by Euclid, so is the science of classical mechanics, which so accurately explains the

dynamics of moving bodies in the everyday world, based on deductions from laws

of motion postulated by Newton and others.

Every test of a prediction of a physical theory is a test of the underlying physical

laws. Some, such as the law of conservation of angular momentum (see Chap. 2),

have been found to have a validity extending from the sub-microscopic world of

atoms to the farthest galaxies. In some cases, even laws that have stood the test of

experiment for centuries, may need modification when they are applied to regions

of physics that were not envisaged at the time of their formulation. For instance, the

mechanics of Newton gives way to the relativity theory of Einstein for objects

travelling at speeds near to that of light. However, Einstein’s relativity yields the

same predictions as Newton’s for the velocities that are encountered in everyday

life. Newtonian mechanics can be considered to be a very accurate approximation

of Einsteinian relativity for everyday objects, and is still used in preference to

Einstein’s theory for these because it is mathematically much simpler to apply.



Is Physics an Exact Science?

Occasionally two apparently different theories appear to describe experimental

observations with equal accuracy. Such was the case with the Matrix Mechanics of

Heisenberg and the Wave Mechanics of Schrödinger, both of which accurately

predicted observations in the atomic domain. In this case it was discovered that the

two theories were in fact equivalent, with the laws of one capable of being derived

from the other theory, and vice versa. Today the two approaches are combined

under the name of Quantum Mechanics (see Chap. 8).

It is with the rigorous application of well-established theories that the predictive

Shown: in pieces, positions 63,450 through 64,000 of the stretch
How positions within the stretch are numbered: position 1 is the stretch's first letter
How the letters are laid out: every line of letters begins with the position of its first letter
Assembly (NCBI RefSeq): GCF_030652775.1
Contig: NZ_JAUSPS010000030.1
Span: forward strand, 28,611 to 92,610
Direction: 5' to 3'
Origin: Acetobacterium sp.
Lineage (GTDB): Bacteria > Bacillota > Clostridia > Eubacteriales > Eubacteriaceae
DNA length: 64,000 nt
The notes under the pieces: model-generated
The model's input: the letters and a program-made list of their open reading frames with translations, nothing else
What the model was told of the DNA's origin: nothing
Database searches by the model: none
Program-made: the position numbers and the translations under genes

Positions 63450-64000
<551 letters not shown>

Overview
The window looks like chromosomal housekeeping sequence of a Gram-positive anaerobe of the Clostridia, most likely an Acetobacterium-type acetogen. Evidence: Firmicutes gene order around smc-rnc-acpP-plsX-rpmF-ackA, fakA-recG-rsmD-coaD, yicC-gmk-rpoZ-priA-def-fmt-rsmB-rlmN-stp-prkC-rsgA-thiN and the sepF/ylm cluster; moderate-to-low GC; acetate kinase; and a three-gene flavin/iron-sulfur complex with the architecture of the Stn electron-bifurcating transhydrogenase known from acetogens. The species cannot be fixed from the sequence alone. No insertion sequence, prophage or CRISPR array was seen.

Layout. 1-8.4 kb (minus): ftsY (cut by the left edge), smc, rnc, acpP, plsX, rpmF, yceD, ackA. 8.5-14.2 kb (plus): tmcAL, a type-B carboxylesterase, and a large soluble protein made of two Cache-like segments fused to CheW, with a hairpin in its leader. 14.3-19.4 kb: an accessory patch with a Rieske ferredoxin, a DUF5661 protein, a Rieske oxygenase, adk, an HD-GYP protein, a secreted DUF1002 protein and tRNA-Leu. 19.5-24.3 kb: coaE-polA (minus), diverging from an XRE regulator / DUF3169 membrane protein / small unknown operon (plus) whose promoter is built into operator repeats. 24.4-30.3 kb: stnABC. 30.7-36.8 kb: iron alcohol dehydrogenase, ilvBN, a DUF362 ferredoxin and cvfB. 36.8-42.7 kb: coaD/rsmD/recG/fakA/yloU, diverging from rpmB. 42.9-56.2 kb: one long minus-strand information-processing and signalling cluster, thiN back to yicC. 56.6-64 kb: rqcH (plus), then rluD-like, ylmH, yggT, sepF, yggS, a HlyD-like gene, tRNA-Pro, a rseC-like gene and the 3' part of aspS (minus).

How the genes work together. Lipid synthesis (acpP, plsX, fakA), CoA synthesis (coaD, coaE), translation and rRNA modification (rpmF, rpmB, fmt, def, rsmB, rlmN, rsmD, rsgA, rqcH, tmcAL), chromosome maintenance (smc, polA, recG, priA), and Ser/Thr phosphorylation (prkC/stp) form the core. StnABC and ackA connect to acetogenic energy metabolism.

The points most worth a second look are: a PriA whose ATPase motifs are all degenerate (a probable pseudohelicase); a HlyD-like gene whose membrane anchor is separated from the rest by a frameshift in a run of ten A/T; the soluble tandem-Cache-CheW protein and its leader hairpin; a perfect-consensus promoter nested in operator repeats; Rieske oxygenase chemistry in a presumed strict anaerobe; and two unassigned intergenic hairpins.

power that has given physics its reputation as an exact science comes to the fore.

Quantum Electrodynamics was developed in the 1920s and is a theory describing

the interaction of electrically charged particles with photons, e.g. when an electron

emits radiation when decaying from an excited state in an atom. Predictions made

with this theory have been verified to an accuracy of ten parts in a billion. This is

equivalent to measuring the distance from London to Moscow to an accuracy of

3 cm, which is precision indeed.


Caveat Emptor!

Now that we have an idea of the scientific method and the aims of physics, it is

probably appropriate to spend a page or two on the human side of the discipline.

Physics is carried out by normal men and women who are subject to the same

character traits as the rest of the population. These include ambition, egotism,

obstinacy, greed, etc. In some cases, this human element can have an impact on the

way that the science is pursued.

For instance, if one has invested a great deal of one’s time and energy into the

development of a scientific model or theory, it is understandable if one does not

greet evidence of its overthrow with alacrity. This attitude is hardly new.

Pythagoras held the belief that all phenomena could be expressed in rational

numbers (i.e. integers and fractions). A widely circulated legend, probably an

academic urban myth, is that Pythagoras drowned one of his students when the

unfortunate fellow had the temerity to prove that the square root of two was not

expressible in rational numbers.

If doubt exists about the authenticity of the Pythagorean legend, the animosity

between Newton and a contemporary, Robert Hooke, is well established. Newton is

alleged to have held off the publication of his book on Optics until after Hooke’s

death so that he could not be accused by Hooke of stealing his work. Hooke is

remembered for little today apart from his studies on elasticity. However, he was